The current statute establishing and regulating local boards of health, N.J.S.A. 26:3-1 et seq., was originally enacted in 1887. L. 1887, c. 68. See generally Grosso v. Paterson, 55 N.J. Super. 164 (Law Div.1959), for a brief history of this

[230 NJSuper Page 581]

legislation. The statute at issue, § 25.1, was added in 1947, L. 1947, c. 181, § 5, and amended in 1950, L. 1950, c. 119, § 8. At the time § 25.1 was enacted, New Jersey officials and citizens interested in health issues were concerned that local boards of health, particularly local boards outside the state's urban areas, were not adequately fulfilling their statutory responsibilities. Interim Report of the Governor's Committee on Local Health Administration (1950) (hereinafter Interim Report). See also County and Municipal Government Study Commission, Community Health Services: Existing Patterns-Emerging Trends (1974) (hereinafter Study Commission).

The Interim Report attributed the local boards' poor performance to inadequate resources and their municipalities' reluctance to provide adequate funding. Interim Report, pp. 3-5. A perceived solution was to encourage establishment of larger local health units to "yield enough revenue to finance competent, full-time staff in adequate numbers and with sufficient funds to enable them to operate effectively." Interim Report, p. 4. See also Interim Report pp. 13-14. Recognition of the sub-par performance of local health units predated 1950. The Interim Report described the history of attempts to improve the system since 1887 through proposed legislation authorizing larger, and more professional, health districts. Interim Report, pp. 7-10. See Study Commission, for a similar history. The legislature responded to the Interim Report by enacting the Local Health Districts Act, 1951, N.J.S.A. 26:3A1-1 et seq. (repealed by L. 1975, c. 329, § 21), which evolved into the Local Health Services Act, supra, the authority for creation of the Middlesex County Health Department.

Section 25.1 preceded the Interim Report, but must be considered in context with the history of health legislation described in the report and with a 1943 statute. Prior to 1943, the 1887 act tied a local board's annual appropriation to its

[230 NJSuper Page 582]

municipal population. Section 34 of the act*fn2 provided that if a local board's budget request did not exceed "a pro rata of five cents for each inhabitant as returned by the last preceding census, the same shall be allowed" by the municipal governing body. The governing body had the option to exceed the five cents per capita limitation. Section 34 did not apply to townships. Section 35 allowed township boards of health $100 per year and $50 for each 1,000 inhabitants over 2,000. But a township board of health could request an additional appropriation only "in case of any emergency or of any special need for the protection of the public health."*fn3

In 1943, the Legislature modified these limitations by enacting L. 1943, c. 115, codified as N.J.S.A. 26:3-41 and 43. Chapter 115 provided that the local board of health of each municipality, including townships, "shall each year . . . present to the governing body of the municipality, an estimate of the appropriation which it believes necessary for health purposes. The governing body shall appropriate the amount of such estimate or such other amount as it may determine." In Grosso v. Paterson, 33 N.J. 477 (1960), the Court ruled that N.J.S.A. 26:3-41 and 43 did not authorize a municipal governing body to interfere with a board of health's lawfully enacted salary ordinance, although the Court did recognize that the statutes vested in a municipality "a measure of control over the amount to be appropriated to the Board of Health" other than salaries. Id. at 485.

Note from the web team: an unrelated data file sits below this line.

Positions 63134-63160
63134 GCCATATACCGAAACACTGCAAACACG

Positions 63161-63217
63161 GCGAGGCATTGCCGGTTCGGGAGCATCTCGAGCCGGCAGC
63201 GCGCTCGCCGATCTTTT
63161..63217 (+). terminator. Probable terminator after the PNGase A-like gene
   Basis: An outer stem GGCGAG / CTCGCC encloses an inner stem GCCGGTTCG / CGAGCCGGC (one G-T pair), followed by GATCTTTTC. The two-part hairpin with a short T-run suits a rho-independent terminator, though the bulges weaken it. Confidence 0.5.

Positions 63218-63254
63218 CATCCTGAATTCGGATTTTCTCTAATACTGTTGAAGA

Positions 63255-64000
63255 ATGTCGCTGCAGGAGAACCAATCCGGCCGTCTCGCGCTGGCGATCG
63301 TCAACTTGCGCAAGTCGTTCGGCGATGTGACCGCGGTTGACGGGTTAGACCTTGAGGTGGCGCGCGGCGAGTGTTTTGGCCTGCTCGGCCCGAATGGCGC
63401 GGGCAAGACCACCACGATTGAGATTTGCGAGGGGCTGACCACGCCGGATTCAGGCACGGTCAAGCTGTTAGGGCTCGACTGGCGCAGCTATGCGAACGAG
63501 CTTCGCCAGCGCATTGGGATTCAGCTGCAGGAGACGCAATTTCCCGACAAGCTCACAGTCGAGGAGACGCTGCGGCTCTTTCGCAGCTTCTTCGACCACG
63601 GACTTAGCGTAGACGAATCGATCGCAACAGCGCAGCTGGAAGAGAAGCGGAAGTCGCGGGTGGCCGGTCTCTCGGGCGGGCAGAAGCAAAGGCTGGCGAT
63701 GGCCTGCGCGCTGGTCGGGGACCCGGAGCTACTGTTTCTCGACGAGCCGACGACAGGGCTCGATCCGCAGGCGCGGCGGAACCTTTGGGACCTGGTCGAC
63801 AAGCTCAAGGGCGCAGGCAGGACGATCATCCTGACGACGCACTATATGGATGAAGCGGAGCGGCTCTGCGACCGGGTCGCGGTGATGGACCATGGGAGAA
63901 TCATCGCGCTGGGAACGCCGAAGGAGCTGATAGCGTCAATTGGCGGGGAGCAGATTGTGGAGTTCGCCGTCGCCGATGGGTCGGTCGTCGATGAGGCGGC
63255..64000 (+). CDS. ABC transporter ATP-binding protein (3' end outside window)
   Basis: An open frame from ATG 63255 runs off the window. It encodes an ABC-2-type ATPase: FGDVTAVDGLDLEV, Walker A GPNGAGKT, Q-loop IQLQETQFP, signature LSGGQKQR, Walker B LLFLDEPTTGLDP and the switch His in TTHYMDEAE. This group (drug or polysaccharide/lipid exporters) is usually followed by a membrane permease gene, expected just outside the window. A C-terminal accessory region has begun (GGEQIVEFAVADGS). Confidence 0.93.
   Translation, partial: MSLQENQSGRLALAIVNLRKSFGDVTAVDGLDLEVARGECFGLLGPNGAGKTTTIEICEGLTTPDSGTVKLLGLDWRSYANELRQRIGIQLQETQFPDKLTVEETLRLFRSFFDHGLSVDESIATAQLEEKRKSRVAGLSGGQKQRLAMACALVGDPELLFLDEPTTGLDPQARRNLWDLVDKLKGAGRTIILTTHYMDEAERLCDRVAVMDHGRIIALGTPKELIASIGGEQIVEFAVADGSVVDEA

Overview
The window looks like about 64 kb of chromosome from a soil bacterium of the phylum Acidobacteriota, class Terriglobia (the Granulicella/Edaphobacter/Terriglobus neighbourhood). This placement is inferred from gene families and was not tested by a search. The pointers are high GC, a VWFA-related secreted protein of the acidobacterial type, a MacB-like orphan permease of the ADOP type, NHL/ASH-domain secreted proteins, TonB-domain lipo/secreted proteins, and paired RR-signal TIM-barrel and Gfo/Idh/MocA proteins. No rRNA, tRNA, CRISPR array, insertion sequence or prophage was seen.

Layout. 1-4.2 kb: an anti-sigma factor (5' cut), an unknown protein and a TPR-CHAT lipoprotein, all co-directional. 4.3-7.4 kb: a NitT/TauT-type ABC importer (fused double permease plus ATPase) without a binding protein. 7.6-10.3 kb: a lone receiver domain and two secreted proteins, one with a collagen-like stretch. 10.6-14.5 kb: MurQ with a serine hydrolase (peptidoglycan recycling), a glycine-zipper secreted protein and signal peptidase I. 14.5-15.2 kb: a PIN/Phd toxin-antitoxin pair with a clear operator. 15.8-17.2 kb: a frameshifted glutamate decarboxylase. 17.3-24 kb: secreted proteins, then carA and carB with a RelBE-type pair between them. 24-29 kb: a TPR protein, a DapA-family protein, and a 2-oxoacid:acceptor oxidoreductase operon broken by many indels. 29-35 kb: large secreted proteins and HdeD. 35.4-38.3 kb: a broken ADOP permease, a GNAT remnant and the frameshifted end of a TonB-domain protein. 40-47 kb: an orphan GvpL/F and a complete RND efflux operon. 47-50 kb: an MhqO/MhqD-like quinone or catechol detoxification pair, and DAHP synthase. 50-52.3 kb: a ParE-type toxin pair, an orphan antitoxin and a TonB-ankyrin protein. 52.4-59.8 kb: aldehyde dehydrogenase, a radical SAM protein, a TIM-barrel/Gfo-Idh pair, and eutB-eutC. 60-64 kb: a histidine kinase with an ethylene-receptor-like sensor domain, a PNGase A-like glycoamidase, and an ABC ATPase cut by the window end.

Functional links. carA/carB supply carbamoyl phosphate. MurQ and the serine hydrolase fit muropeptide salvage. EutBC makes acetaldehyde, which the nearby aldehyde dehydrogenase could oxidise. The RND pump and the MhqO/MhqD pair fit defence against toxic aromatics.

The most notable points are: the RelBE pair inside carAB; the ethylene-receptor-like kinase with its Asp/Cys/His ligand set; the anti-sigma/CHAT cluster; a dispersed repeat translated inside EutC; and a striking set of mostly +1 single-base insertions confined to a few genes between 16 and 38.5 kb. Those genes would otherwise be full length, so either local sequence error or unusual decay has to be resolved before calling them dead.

Grosso exemplified one barrier to effective health services, the friction between a local board of health and the governing body of its municipality. Although local boards of health are vested with substantial responsibility and are given the power to employ appropriate personnel and to enact and enforce health ordinances, N.J.S.A. 26:3-1 et seq., the money necessary to fulfill their statutory responsibilities must be appropriated

[230 NJSuper Page 583]

by their municipal governing bodies. As previously indicated, in 1950, the Interim Report highlighted the inadequate funding of local health boards as an important reason for their shortcomings. Thus, the 1943 amendment, which Grosso construed, and the 1947 and 1950 statutes which enacted § 25.1, strengthened local boards in their annual fiscal conflict with municipal governing bodies,*fn4 enabling them to provide better professional health services.

In the present case, in addition to the department's not falling within the plain language of § 25.1, § 25.1's rationale is not applicable. The department is a large health unit with the resources to fulfill its responsibilities, and it is free of the fiscal conflict which exists when one legislative body establishes salary ranges and another body appropriates the funds.

We conclude, therefore, that § 25.1 is not applicable to the Middlesex County Health Department and the judgment below is reversed.